Why your emails get sent to spam

Lately I’ve been noticing it’s harder not to find marketing emails classified as spam, or even miscategorised based on email providers trying to manage email in increasingly complex ways.

There are some obvious reasons for getting your email stuck in the spam folder, but here are some more overlooked ways you might find that happening.

Sending repetitive emails

Can’t think of anything unique that is useful or important? If you can’t think of a good answer then silence is golden.

Writing good content can be hard so it can be worth following an editorial calendar or getting someone in house to dedicate time to writing content for you.

Low open rate

Over time email accounts can be abandoned or the recipient might even loose access for some reason (e.g.: forgetting the password, change of jobs, hacked accounts, etc).

The problem with this is a lot of email providers look at low open rates as a way of signalling how many people want to receive your email. This means if a low percentage of people open your email then the email provider will look at this as a way of suggesting that people don’t want to read your emails or that you have brought an email list (which you shouldn’t do).

This is one reason you should unsubcribe inactive users, meaning if it’s been more than a year since they last opened your email it might be time to take them off.

People who get unsubscribed can be sent a follow up email requesting they click a link or reply to your email to confirm that they still want to receive your email, because it could be possible the email provider is blocking the information needed to tell you an email has been opened. Just make sure you spread these out over time, because if you end up with a 0% open rate among thousands because of sending them to dead email accounts then that is even worse.

You’re forgotten

If you don’t send many emails out it is possible people will forget about you then mark you as spam thinking they didn’t sign up for your email.

If you are sending them something at least month a month then they’re less likely to forget about you, but even once a quarter is better than not hearing anything from you for months at a time.

Just make sure they’re not repetitive or people wont want to read them.

Not taking advantage of DKIM and similar verification services

Without going into too much detail, DKIM (DomainKeys Identified Mail) is basically a method used for telling email providers that your email address hasn’t been spoofed. It is possible to send email from any email address if you know how to (I wont say how but it’s relatively easy). This is done by spoofing the email address so the person sending it appears to be from someone different to the person who sent it.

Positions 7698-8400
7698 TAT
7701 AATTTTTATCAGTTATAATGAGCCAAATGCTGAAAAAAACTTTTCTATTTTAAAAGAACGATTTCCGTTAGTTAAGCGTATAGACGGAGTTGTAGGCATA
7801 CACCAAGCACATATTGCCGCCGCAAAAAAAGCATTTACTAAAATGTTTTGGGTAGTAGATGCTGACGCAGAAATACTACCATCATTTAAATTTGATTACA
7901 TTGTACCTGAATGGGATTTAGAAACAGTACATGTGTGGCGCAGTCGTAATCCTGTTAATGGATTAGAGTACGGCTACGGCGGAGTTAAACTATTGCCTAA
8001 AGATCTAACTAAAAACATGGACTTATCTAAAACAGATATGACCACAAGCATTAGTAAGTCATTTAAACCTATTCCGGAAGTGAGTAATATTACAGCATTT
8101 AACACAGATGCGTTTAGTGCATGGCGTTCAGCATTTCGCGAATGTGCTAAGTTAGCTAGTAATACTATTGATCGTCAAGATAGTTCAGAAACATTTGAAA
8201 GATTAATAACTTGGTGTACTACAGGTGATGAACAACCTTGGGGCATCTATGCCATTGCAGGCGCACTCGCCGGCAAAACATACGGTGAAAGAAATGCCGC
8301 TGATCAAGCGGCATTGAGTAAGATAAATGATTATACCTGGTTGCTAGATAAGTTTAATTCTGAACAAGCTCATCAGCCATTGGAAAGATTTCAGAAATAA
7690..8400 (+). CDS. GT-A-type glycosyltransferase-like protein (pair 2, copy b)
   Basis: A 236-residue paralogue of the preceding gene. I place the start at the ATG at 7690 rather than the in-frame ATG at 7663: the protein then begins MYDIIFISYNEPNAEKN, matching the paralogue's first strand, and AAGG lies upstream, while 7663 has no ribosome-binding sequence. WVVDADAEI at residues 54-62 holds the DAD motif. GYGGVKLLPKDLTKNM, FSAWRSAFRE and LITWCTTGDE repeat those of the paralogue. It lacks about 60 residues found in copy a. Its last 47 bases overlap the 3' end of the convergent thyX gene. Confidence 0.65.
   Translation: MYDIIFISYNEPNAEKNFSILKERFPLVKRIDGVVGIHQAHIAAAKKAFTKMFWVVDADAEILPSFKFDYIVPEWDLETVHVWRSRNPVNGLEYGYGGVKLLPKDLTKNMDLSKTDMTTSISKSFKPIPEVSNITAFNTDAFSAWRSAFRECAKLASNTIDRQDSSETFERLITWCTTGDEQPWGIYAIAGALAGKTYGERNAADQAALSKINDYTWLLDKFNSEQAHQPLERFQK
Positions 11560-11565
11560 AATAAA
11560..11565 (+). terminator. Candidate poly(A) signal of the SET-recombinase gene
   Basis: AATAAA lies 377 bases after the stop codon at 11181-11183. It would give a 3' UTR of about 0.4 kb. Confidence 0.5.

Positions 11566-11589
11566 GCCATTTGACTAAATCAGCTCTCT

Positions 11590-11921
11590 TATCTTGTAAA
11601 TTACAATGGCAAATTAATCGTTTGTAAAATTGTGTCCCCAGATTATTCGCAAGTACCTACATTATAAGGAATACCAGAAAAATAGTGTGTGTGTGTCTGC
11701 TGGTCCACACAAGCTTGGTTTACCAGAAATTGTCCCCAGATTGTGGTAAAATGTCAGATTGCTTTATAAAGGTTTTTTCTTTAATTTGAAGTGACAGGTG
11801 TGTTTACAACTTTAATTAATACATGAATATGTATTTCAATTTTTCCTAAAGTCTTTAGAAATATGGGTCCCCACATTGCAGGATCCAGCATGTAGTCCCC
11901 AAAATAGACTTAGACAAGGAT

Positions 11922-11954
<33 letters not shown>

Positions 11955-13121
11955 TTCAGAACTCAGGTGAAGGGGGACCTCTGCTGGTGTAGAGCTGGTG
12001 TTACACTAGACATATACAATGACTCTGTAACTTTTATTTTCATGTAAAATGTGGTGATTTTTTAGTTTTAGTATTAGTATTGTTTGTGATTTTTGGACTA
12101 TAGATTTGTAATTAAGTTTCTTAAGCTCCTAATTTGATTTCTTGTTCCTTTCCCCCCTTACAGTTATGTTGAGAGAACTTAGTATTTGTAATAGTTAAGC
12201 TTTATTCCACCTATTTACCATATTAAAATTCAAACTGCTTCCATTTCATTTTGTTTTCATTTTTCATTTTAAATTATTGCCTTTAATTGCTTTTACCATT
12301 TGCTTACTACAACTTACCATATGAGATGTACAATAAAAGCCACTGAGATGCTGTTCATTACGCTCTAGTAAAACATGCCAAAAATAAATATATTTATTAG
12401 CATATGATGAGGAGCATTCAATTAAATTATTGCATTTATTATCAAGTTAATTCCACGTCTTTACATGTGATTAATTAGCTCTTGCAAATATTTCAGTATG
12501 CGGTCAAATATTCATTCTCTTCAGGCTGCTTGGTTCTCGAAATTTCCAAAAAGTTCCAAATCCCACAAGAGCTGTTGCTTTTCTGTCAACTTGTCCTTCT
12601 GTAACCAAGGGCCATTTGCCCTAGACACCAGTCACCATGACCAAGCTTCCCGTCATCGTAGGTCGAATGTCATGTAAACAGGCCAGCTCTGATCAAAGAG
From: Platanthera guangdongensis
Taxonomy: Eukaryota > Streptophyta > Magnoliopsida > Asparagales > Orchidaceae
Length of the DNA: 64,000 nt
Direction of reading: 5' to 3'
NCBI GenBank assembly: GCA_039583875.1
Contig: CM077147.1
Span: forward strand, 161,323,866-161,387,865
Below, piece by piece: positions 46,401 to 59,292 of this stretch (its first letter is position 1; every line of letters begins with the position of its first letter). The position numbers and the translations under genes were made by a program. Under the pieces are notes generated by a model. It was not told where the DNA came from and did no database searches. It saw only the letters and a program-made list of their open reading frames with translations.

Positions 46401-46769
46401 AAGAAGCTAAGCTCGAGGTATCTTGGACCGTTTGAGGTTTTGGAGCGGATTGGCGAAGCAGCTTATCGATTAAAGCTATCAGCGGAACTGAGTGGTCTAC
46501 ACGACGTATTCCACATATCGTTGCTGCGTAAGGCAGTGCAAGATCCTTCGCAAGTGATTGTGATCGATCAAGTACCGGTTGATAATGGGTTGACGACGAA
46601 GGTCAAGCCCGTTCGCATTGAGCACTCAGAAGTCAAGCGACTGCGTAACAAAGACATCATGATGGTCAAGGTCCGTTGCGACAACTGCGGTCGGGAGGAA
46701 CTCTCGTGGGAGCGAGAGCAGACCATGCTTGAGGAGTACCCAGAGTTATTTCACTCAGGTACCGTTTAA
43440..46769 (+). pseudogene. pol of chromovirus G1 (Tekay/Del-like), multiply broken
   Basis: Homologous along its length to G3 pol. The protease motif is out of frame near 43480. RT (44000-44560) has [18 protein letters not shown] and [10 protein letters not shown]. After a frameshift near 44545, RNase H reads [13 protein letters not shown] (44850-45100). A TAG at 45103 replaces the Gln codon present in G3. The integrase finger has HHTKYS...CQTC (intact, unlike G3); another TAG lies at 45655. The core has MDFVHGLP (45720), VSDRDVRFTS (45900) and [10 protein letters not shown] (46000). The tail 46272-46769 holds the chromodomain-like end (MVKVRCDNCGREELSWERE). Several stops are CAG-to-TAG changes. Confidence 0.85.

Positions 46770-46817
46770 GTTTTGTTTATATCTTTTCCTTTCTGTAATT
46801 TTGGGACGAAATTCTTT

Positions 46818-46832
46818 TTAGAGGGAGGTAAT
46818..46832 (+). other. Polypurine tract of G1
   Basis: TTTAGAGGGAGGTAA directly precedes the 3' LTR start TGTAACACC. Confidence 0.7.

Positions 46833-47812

Some email sending services do provide this so it’s definitely worth looking into.

It’s not obvious how to unsubscribe

People might choose to unsubscribe for various reasons which aren’t personal. This can include moving, a change in lifestyle, shifting spending habits, or they are just overwhelmed by how much overall email they receive.

Whatever the reason if you don’t make it easy to unsubscribe then people are more likely to mark it as spam because it’s easier and quicker.

High bounce rate

A high bounce rate it another thing email providers factor in to guessing whether someone has likely purchased an email list. Email lists can be purchased and often include a lot of inactive or removed email accounts.

You can use a double opt-in to help balance out the number of bounced emails over time which will make you look better, because it means someone wont receive your email until they click on a link to confirm that they do want to receive your emails. Also if the email account can’t be verified because it has been filtered some other way then you wont keep having to send email to someone who never opens your emails, meaning a double opt in will also improve your open rate.

Not using a different email address for non-marketing correspondence

If you are having a direct conversation with someone then you don’t want any important information to be classified as marketing information by services such as Gmail.

With this in mind I would use a different email address for maketing and for everything else use a different email address. It is possible to use a “catch all” (all email forwarded to same email address, so for example marketing@yourwebsite.com, mail@yourwebsite.com and sales@yourwebsite.com could all go to the same email account).

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